# Using Label Transforms¶

In this guide, we will demonstrate how to use the transforms that are available on `LabelTimes`

. Each transform will return a copy of the label times. This is useful for trying out multiple transforms in different settings without having to recalculate the labels. As a result, we could see which labels give a better performance in less time.

## Generate Labels¶

Let’s start by generating labels on a mock dataset of transactions. Each label is defined as the total spent by a customer given one hour of transactions.

```
[1]:
```

```
import composeml as cp
def total_spent(df):
return df['amount'].sum()
label_maker = cp.LabelMaker(
labeling_function=total_spent,
target_entity='customer_id',
time_index='transaction_time',
window_size='1h',
)
labels = label_maker.search(
cp.demos.load_transactions(),
num_examples_per_instance=10,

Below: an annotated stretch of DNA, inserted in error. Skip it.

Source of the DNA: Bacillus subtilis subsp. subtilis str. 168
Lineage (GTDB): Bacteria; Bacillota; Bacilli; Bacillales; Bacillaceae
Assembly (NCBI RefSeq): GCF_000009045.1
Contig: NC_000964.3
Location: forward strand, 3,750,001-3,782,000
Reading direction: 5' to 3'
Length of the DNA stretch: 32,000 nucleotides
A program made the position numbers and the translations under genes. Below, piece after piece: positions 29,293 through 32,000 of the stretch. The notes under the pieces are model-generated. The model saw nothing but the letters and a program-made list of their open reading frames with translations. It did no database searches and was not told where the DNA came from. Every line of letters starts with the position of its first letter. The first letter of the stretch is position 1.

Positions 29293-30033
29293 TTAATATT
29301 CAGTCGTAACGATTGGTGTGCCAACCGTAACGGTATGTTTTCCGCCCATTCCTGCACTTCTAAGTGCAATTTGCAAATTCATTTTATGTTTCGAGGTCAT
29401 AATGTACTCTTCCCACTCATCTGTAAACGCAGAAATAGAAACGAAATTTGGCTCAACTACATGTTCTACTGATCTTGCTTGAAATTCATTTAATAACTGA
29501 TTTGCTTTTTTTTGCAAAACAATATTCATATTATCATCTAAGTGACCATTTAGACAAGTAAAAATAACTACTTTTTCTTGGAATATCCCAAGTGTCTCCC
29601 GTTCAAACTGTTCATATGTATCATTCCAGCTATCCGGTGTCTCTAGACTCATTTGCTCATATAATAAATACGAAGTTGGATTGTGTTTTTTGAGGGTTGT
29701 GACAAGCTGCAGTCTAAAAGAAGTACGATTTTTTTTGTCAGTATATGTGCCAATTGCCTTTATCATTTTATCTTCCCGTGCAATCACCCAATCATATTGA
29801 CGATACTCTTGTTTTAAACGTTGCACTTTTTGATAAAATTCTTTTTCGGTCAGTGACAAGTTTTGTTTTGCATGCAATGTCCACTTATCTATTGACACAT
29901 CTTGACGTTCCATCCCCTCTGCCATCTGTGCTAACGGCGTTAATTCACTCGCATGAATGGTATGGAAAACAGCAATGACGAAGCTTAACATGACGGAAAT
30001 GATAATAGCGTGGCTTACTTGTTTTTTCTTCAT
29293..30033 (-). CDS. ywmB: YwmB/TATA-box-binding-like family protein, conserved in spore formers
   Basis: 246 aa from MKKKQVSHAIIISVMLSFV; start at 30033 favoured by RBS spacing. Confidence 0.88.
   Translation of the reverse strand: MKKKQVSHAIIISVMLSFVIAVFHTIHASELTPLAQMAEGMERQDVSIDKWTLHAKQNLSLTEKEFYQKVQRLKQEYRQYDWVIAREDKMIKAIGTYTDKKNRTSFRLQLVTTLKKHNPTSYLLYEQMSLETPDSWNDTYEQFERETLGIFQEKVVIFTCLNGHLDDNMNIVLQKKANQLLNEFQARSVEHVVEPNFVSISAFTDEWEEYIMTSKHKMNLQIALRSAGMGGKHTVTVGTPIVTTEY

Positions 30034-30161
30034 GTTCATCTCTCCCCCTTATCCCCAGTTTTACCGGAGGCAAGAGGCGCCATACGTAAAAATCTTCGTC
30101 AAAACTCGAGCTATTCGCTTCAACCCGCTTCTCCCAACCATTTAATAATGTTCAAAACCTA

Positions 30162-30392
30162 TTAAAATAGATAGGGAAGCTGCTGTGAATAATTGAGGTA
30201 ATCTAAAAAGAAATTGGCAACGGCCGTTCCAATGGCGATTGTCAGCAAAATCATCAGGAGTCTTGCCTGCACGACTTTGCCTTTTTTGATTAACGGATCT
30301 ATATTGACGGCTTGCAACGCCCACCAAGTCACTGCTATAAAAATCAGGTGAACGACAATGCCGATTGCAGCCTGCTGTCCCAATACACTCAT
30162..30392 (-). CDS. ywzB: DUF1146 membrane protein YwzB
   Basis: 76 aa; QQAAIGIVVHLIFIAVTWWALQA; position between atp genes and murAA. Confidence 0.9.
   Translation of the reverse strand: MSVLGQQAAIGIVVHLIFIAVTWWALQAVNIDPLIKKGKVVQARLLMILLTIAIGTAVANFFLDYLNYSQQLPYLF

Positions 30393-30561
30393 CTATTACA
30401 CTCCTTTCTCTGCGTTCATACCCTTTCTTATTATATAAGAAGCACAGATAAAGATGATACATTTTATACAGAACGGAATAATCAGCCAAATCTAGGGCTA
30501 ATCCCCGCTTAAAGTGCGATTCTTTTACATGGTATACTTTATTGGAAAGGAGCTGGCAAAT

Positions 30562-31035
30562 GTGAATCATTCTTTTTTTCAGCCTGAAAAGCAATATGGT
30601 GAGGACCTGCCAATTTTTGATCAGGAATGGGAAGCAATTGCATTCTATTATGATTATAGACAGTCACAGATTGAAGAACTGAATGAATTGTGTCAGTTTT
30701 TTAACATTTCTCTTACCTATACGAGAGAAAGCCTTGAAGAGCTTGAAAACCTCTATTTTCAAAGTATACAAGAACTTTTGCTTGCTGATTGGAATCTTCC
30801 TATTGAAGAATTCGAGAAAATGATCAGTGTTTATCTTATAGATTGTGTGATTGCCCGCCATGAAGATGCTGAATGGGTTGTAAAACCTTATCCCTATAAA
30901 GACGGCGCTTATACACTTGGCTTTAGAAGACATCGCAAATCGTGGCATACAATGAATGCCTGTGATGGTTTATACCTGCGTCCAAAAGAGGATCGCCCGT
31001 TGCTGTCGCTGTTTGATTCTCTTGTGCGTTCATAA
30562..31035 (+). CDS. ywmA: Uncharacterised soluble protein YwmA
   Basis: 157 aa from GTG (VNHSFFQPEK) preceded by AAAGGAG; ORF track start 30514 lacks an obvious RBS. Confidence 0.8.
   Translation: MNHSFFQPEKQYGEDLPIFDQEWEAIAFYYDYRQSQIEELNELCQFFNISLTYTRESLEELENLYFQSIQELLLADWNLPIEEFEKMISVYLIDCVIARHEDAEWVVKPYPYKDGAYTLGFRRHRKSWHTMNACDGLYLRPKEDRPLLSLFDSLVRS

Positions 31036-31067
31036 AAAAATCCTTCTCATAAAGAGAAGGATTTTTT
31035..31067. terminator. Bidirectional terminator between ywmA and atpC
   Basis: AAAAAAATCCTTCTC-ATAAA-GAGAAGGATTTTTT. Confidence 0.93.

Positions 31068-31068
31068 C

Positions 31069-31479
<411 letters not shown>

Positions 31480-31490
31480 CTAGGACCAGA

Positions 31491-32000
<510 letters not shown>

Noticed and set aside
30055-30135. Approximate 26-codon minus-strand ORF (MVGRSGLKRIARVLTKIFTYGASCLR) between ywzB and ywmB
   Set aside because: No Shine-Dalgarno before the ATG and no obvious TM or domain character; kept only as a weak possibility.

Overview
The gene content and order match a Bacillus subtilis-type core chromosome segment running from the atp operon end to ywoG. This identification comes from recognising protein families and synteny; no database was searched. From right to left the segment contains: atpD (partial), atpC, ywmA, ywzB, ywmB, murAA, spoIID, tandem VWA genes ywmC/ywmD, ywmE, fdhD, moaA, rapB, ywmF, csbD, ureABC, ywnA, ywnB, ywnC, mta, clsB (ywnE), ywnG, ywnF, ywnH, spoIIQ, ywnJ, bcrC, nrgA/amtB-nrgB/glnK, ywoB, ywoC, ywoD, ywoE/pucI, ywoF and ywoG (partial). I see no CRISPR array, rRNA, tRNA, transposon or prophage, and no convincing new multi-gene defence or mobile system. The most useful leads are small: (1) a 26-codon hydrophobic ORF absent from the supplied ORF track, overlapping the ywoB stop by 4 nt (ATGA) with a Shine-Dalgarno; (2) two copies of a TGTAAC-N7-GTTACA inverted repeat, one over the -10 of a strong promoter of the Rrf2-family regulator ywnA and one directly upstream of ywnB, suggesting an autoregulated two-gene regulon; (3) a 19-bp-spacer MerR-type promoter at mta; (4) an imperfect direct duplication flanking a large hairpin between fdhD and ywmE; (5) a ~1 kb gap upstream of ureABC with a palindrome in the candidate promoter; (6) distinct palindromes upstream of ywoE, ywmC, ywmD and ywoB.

minimum_data='2h',
gap='2min',
verbose=True,
)
```

```
Elapsed: 00:00 | Remaining: 00:00 | Progress: 100%|██████████| customer_id: 50/50
```

To get an idea on how the labels looks, we preview the data frame.

```
[2]:
```

```
labels.head()
```

```
[2]:
```

customer_id | time | total_spent | |
---|---|---|---|

0 | 1 | 2014-01-01 02:45:30 | 217.94 |

1 | 1 | 2014-01-01 02:47:30 | 217.94 |

2 | 1 | 2014-01-01 02:49:30 | 217.94 |

3 | 1 | 2014-01-01 02:51:30 | 217.94 |

4 | 1 | 2014-01-01 02:53:30 | 217.94 |

## Threshold on Labels¶

`LabelTimes.threshold()`

will create binary labels by testing if label values are above a threshold. In this example, a threshold is applied to determine which customers spent over 100.

```
[3]:
```

```
labels.threshold(100).head()
```

```
[3]:
```

customer_id | time | total_spent | |
---|---|---|---|

0 | 1 | 2014-01-01 02:45:30 | True |

1 | 1 | 2014-01-01 02:47:30 | True |

2 | 1 | 2014-01-01 02:49:30 | True |

3 | 1 | 2014-01-01 02:51:30 | True |

4 | 1 | 2014-01-01 02:53:30 | True |

## Lead Labels Times¶

`LabelTimes.apply_lead()`

will shift the label time earlier. This is useful for training a model to predict in advance. In this example, a one hour lead is applied to the label times.

```
[4]:
```

```
labels.apply_lead('1h').head()
```

```
[4]:
```

customer_id | time | total_spent | |
---|---|---|---|

0 | 1 | 2014-01-01 01:45:30 | 217.94 |

1 | 1 | 2014-01-01 01:47:30 | 217.94 |

2 | 1 | 2014-01-01 01:49:30 | 217.94 |